"We review every viewpoint ad under the standards, but a series of court rulings have made clear that our hands are largely tied."
Original source: Newsweek, Sep. 24, 2014
A controversial new ad campaign featuring an image from James Foley's execution video and describing the presence of a "jihadi threat" in America will join some New Yorkers on their public transportation commutes this month.
The American Freedom Defense Initiative, run by blogger and activist Pamela Geller, has paid $100,000 to place a series of ads at two subway stations and on the backs of 100 buses for four weeks.
The goal of the campaign, Geller tells Newsweek, is to "put an end to the denial and willful ignorance about that threat [of jihad in America] so that we can adopt effective counterterror measures." The term jihad refers to a holy war or personal struggle done in devotion to Islam.
The ads, which will start to appear September 29, have already attracted a wave of criticism from New York faith leaders, elected officials and advocacy groups. Take on Hate, a campaign sponsored by the National Network for Arab American Communities, called on New Yorkers to "denounce the anti-Muslim hate advertisements" at a rally outside City Hall on Tuesday.
"These ads are outrageous, inflammatory and wrong, and have no place in New York City, or anywhere," New York City Mayor Bill de Blasio said in a statement to the New York Daily News on Friday. "While those behind these ads only display their irresponsible intolerance, the rest of us who may be forced to view them can take comfort in the knowledge that we share a better, loftier and nobler view of humanity."
Geller's organization placed a round of ads in the NYC transit system in 2012. The MTA initially refused to sell the group advertising space, but it sued under the First Amendment and won. A federal court found that the MTA's standard of rejecting ads containing "images or information that demean an individual or group of individuals on account of race, color, religion, national origin, ancestry, gender, age, disability or sexual orientation" was unconstitutional, the MTA said in 2012.
As a result of the ruling, the MTA revised its rules and allowed Geller's ads to run in 10 subway stations. However, all paid viewpoint ads must now contain a disclaimer that they do "not imply MTA's endorsement of any views expressed."
"We review every viewpoint ad under the standards, but a series of court rulings have made clear that our hands are largely tied," Kevin Ortiz, deputy director of external communications for the MTA, tells Newsweek.
The campaign will feature six different designs. One shows two images of journalist James Foley's executioner, apparently illustrating the life of the suspected British citizen before and after joining the Islamic State group, commonly known as ISIS. On the left, he is pictured wearing a red tracksuit and singing in a sound booth. On the right, he stands next to the kneeling Foley, dressed in black from head to toe but for a slit for his eyes, in what appears to be a screen grab from the video ISIS released of Foley's beheading on August 19.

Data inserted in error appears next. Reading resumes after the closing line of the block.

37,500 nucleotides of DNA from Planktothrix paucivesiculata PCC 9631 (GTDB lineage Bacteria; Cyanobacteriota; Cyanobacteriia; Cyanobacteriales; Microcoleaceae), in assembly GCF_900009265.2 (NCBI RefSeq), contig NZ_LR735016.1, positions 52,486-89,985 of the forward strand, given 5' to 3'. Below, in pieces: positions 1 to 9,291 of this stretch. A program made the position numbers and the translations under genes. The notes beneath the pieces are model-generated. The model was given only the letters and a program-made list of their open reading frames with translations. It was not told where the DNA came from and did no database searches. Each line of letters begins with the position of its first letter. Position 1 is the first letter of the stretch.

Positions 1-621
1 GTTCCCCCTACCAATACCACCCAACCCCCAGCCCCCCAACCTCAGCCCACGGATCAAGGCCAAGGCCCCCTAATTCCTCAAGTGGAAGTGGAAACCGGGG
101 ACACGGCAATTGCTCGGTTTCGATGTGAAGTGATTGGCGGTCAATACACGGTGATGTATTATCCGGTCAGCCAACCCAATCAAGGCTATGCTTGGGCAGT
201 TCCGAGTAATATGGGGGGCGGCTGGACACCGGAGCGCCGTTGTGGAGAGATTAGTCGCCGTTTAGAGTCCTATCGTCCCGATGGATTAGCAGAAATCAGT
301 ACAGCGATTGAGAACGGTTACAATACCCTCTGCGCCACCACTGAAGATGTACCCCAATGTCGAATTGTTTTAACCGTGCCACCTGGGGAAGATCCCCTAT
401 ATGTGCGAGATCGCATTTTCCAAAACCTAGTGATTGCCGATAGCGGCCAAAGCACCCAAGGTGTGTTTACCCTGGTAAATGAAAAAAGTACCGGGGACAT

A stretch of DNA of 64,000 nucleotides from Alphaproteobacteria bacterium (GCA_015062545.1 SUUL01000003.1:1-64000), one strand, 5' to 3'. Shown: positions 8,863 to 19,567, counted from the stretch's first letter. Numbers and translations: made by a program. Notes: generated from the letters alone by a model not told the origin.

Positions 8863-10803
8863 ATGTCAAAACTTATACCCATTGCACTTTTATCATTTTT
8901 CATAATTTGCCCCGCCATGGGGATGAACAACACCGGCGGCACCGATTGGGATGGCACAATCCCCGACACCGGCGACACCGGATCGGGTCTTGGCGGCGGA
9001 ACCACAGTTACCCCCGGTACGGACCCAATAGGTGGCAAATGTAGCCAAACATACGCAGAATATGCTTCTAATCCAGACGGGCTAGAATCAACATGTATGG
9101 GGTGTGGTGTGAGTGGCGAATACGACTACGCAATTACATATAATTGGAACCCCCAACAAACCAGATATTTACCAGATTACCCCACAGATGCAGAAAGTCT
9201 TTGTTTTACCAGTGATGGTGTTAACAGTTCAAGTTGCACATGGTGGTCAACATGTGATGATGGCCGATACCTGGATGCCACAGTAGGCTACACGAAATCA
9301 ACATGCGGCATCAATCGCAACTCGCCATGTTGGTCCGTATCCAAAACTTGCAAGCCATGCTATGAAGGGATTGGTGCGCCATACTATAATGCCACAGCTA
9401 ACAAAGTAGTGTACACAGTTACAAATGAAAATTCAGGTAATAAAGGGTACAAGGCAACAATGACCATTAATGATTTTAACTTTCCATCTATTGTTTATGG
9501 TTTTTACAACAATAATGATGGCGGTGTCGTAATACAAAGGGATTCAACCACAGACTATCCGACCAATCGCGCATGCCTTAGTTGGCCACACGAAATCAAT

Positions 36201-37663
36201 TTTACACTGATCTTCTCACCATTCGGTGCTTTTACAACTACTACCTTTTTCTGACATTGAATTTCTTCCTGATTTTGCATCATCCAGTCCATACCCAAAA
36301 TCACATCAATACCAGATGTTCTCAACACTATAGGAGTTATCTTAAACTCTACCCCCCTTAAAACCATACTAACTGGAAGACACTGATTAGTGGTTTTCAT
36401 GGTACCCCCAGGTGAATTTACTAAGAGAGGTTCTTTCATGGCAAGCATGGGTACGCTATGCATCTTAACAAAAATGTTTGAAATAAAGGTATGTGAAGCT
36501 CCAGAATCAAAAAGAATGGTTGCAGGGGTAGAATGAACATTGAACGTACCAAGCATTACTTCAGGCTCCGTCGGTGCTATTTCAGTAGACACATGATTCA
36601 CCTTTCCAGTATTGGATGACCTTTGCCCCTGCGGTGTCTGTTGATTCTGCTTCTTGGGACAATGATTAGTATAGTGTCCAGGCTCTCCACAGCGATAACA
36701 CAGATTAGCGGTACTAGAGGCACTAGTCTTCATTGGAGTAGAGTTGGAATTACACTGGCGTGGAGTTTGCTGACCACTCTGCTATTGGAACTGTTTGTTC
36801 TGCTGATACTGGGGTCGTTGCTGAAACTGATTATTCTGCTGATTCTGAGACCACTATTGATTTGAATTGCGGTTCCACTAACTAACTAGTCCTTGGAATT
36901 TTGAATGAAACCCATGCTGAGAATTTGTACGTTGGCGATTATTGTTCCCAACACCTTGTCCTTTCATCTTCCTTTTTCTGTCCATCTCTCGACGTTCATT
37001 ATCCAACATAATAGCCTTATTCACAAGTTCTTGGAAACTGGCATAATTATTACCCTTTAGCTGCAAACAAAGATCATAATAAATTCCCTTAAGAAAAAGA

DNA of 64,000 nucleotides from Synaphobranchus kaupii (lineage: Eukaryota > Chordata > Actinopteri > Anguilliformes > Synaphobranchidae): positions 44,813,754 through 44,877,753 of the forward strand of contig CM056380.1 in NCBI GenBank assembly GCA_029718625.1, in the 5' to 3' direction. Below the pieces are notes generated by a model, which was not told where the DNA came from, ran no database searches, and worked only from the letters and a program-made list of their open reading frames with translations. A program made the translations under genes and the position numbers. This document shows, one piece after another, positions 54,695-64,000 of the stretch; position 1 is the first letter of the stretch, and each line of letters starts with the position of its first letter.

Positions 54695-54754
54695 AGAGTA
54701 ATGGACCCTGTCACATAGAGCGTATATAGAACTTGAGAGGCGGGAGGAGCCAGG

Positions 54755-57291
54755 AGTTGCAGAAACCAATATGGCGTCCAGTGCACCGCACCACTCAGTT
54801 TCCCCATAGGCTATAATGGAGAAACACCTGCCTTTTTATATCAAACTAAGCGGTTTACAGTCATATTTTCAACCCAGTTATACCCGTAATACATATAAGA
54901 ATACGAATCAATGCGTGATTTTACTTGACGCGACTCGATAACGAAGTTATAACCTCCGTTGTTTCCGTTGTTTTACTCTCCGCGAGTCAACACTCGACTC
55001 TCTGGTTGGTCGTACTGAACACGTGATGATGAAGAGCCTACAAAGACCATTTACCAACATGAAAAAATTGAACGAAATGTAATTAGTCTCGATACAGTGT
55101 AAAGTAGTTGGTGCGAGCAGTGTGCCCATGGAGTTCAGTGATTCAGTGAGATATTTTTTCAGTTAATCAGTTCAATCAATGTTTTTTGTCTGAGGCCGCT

The text reads: "Yesterday's moderate is today's headline."
This particular ad "points up the uselessness of the distinction between 'moderate' and 'extremist' Muslims," Geller wrote on Breitbart, a conservative news and opinion site.
Two of the designs are returning from the group's 2012 campaign. One shows a black and white photo of Adolf Hitler with the Grand Mufti of Jerusalem, and reads, "Jew-hatred: It's in the Quran." It calls for the end of all U.S. aid to Islamic countries.
Geller calls the advertisements an "education campaign" and says they were not anti-Muslim or anti-Islamic but anti-jihad. "Clearly not all Muslims support jihadi doctrine," she tells Newsweek, but "we don't have to pat on the back every Muslim that doesn't want to kill us."
The ads cross the line from freedom of speech into hate speech, says Linda Sarsour, senior strategist for the campaign Take on Hate. "When you're trying to equate Muslim neighbors with vicious ISIS terrorists, that's as anti-Muslim as you can get," she says. "We think these ads will fuel more hatred and potential violence against innocent New Yorkers."
The MTA rejected one design from the latest campaign that featured the phrase "Killing Jews is Worship that draws us close to Allah," with MTA Director of Safety and Security Raymond Diaz saying in a press release that it "would lead reasonable observers to interpret it as urging direct, violent attacks on Jews, given turmoil in Gaza, Syria and Iraq and New York City's heightened security concerns."
Sarsour says the campaign comes at a tense time, citing a report by the NYPD Hate Crimes Task Force of a 143 percent increase in anti-Muslim hate crimes from last year. There were 14 attacks targeting the Muslim community since July 1 of this year.
The campaign will run at the busy Columbus Circle station and 59th Street stop on the Lexington Avenue line in Manhattan as well as on 100 buses, compared with just 10 subway station slots in 2012.
"This time around, more people will have more access and these ads will be a lot more visible," Sarsour said.
Ziv, Stav. "Controversial Anti-Muslim Ads Coming to New York City Transit." Newsweek. N.p., 24 Sept. 2014. Web. http://www.newsweek.com/controversial-anti-muslim-ads-coming-new-york-city-transit-272975
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